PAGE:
Why a buyout would make sense: Another elephant-sized acquisition Warren Buffett should strongly consider is surgical system developer Intuitive Surgical (NASDAQ:ISRG), which carries a $64 billion market cap at the moment. Similar to NextEra in 2018, I proposed Intuitive Surgical as a no-brainer buyout for Berkshire this past October.

One reason to believe Intuitive is a good fit is because it has the economic moat that Buffett yearns for when making an investment. This is a company that's installed 5,669 da Vinci surgical systems over the past two decades around the world, which is far more than its major competitors, combined. Since these are relatively pricey systems ($0.5 million to $2.5 million), and Intuitive Surgical is the clear go-to for surgical systems, its clients tend to stick around for a very long time.

Buffett would also be a huge fan of the razor-and-blades business model. The da Vinci system may generate quite a bit of revenue, but margins on these machines are only so-so given how intricate they are to build. The bulk of Intuitive Surgical's margins are derived from selling instruments with each procedure, as well as from servicing its machines. As the number of installed systems increases, the percentage of sales derived from these higher-margin revenue channels will only grow, thereby lifting the company's operating margins over time.

The icing on the cake is that the da Vinci system is still nowhere near saturation, in terms of market share, in a variety of soft-tissue indications. This suggests plenty of opportunity for double-digit growth for years to come.

The biggest obstacle to an Intuitive Surgical buyout: Easily the biggest hurdle to this deal is the fact that Buffett largely avoids the healthcare sector. It also doesn't help that Intuitive Surgical carries a hefty premium due to its market share dominance. Even with an operating margin of more than 30%, getting Buffett to pay more than 40 times forward earnings could be a stretch.

A consumer putting his credit card into a Square point-of-sale reader.

Image source: Square.

Square

Why a buyout would make sense: A third elephant-sized deal that I believe Buffett would be wise to consider is financial technology juggernaut Square (NYSE:SQ), which ended the previous week with a $38 billion market cap.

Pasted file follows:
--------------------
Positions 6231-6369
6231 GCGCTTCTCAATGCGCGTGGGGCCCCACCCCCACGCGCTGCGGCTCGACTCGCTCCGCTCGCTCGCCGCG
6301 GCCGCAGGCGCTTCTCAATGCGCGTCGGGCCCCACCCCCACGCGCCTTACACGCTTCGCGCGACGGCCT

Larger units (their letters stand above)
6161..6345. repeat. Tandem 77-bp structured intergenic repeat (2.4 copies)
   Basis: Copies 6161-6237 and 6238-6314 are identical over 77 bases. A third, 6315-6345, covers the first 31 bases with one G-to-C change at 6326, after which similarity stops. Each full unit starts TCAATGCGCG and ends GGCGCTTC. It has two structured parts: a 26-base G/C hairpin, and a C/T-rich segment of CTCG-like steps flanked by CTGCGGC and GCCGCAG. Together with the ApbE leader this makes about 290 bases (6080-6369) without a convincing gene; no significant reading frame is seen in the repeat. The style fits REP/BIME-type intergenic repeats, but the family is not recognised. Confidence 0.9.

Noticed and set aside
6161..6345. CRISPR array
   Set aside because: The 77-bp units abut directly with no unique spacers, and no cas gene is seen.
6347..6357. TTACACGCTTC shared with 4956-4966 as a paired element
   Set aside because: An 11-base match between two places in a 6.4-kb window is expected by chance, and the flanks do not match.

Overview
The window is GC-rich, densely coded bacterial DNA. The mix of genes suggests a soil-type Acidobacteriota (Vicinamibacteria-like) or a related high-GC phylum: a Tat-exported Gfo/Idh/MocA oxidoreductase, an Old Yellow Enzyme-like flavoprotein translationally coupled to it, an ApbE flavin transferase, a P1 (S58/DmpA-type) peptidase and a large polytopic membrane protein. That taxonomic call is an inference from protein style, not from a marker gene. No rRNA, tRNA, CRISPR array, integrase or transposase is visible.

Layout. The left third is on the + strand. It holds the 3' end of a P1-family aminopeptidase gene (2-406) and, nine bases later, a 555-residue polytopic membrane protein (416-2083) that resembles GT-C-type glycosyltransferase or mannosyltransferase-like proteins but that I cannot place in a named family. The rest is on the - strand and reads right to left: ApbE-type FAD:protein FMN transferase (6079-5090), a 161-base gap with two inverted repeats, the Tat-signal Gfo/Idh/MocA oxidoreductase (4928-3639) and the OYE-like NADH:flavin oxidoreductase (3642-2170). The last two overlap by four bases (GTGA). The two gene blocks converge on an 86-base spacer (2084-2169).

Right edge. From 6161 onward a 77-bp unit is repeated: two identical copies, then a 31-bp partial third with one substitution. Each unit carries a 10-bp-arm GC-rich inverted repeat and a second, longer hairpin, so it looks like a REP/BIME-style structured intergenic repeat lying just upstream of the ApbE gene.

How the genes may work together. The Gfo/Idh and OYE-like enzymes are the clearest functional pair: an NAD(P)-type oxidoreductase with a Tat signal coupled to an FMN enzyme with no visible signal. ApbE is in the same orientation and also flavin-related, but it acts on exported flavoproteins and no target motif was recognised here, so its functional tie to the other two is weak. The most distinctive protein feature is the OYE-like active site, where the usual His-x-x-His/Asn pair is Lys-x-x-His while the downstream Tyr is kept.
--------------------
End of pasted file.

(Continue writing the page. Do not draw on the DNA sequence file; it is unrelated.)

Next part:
Why Square? For starters, it's in Buffett's absolute favorite sector -- financials. There's little that he enjoys more than money machines in the financial industry, and that's exactly what Square offers over the long run.

Most folks likely know Square best for its seller ecosystem. Long known for providing point-of-sale and lending services to small and medium-sized businesses, Square has seen a shift in recent years that involves larger businesses using its seller ecosystem. Since the U.S. is a consumption-driven economy, larger businesses utilizing its platform can only lead to more robust fee generation. In other words, it would give Buffett an opportunity to get into a fintech stock that has similar potential to Visa or Mastercard in the relatively early innings.

Square's Cash App also has the makings of a juggernaut. Monthly active users more than tripled between the end of 2017 and the end of 2019, and there's a strong likelihood that the coronavirus disease 2019 (COVID-19) pandemic has further encouraged new users to join. With Cash App connecting to Cash Card for more traditional usage, as well as allowing people to invest and send/receive money, it may one day surpass the seller ecosystem in importance.

The biggest obstacle to a Square buyout: Though Warren Buffett has demonstrated a willingness to own fintech stocks with the likes of StoneCo in Berkshire Hathaway's portfolio, asset light companies have always been difficult for him to value. Further, Square is very pricey on a fundamental basis given that it's still early in its growth cycle.